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Alt-rock heroes the Jesus Lizard return with Rack, their first album since 1998, loaded with the guitar-driven fury that has endeared them to fans for over 30 years.

The Jesus Lizard, one of the most original and influential alt rock bands to come out of the '90s, return with Rack, their first new album since 1998's Blue. The 11-song collection kicks off with "Hide & Seek," described by frontman David Yow as “a perky ditty about a witch who can’t behave, with nearly as many hooks as a Mike Tyson fight.” The foursome of Duane Denison, Mac McNeilly, David Wm. Sims, and Yow recorded the track with producer Paul Allen at Nashville’s Audio Eagle Studio.

“There are definitely some references to the past,” says Denison about the album, “but it’s more as a point of departure: we don’t stay there.” The band, which reconvened in 2009 for a few shows, have remained close friends and touring bandmates ever since. “We literally only made the record because we thought it would be fun,” shares Sims. McNeilly adds, “We are bonded by the music we make and the respect we have for each other.”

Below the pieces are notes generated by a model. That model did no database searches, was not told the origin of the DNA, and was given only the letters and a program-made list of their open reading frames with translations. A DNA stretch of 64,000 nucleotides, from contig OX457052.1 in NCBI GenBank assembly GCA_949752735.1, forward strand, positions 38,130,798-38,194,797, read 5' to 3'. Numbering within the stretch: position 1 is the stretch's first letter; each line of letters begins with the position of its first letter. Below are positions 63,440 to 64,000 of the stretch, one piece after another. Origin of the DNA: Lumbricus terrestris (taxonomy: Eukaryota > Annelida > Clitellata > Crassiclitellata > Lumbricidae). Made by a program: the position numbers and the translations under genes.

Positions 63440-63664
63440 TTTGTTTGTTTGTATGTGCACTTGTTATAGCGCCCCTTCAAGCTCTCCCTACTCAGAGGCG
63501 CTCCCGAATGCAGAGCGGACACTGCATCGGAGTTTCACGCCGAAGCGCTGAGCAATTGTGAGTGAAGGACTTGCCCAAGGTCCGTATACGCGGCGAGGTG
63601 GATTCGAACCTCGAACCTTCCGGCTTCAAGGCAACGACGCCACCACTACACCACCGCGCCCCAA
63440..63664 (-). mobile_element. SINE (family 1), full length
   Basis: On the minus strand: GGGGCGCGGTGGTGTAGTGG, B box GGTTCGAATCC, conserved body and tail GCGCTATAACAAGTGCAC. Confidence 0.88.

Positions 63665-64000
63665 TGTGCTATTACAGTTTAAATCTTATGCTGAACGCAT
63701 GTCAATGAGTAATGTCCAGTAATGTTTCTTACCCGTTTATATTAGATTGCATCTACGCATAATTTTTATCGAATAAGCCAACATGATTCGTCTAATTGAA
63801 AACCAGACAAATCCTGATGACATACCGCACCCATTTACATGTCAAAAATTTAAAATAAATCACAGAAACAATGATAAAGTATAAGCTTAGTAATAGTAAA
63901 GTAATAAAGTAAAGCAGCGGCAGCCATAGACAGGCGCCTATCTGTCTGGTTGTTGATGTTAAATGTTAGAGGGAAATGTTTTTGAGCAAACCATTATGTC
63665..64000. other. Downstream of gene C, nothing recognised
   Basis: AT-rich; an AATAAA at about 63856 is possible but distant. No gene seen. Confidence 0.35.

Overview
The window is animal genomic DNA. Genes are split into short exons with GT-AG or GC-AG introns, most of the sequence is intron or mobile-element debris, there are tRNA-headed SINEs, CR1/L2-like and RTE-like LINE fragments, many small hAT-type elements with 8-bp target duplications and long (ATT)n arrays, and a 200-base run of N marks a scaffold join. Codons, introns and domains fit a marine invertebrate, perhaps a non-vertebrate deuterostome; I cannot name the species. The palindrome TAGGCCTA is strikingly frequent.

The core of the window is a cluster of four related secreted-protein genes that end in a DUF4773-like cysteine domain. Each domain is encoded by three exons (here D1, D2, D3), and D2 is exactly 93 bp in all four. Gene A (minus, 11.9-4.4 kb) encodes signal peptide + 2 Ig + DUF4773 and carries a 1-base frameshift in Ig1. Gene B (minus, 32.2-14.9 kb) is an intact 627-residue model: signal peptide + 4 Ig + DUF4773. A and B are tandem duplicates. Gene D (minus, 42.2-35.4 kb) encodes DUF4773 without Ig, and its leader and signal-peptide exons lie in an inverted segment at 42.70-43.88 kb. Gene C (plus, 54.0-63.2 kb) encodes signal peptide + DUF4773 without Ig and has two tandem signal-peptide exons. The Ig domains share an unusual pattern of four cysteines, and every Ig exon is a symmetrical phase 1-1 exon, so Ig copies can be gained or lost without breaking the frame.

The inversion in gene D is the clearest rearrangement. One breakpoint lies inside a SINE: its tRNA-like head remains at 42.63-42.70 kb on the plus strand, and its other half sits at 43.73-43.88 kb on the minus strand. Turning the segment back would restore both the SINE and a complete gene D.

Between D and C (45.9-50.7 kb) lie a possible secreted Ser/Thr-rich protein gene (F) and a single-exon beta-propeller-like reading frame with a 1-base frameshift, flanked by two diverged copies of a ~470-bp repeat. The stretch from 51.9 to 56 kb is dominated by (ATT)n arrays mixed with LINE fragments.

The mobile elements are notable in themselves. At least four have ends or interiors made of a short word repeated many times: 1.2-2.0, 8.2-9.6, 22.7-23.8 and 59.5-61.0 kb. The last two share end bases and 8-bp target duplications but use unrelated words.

Since forming in Chicago in 1987, the Jesus Lizard have thrilled audiences worldwide. The rhythm section of Sims and McNeilly provides the perfect launchpad for Denison’s jagged yet clean-toned riffing and Yow’s mercurial vocalizations. Their fury has carried through six studio albums, two live recordings, and a batch of singles and EPs, culminating now in their seventh album, Rack.

Normally, news of a band releasing a new album is met by journalists with a collective yawn. But when a band follows up their last album from over 26 years ago, it’s a bold move. When that band is the Jesus Lizard, it’s an event. Rack, produced by Paul Allen, features 11 tracks of brisk energy, with no tepid, bland tracks to show fake maturity, no unnecessary genre exercises, and no contrived experimental moves.

The first single “Hide & Seek,” for example, finds Yow singing with remarkable clarity, supported by the band’s patented acceleration. The noir vibes of “What If?” take the band in a startling new direction, with Yow narrating an elaborate backstory. “Alexis Feels Sick” reflects Girls Against Boys/Soulside drummer Alexis Fleisig’s guarded opinion of modern life, turning into a treatise on man’s inhumanity to man. “Moto(R)” plays out like the coolest car at a rock festival, and “Falling Down” reminds us in just under three-and-a-half minutes how marvelously badass the Jesus Lizard has always been.

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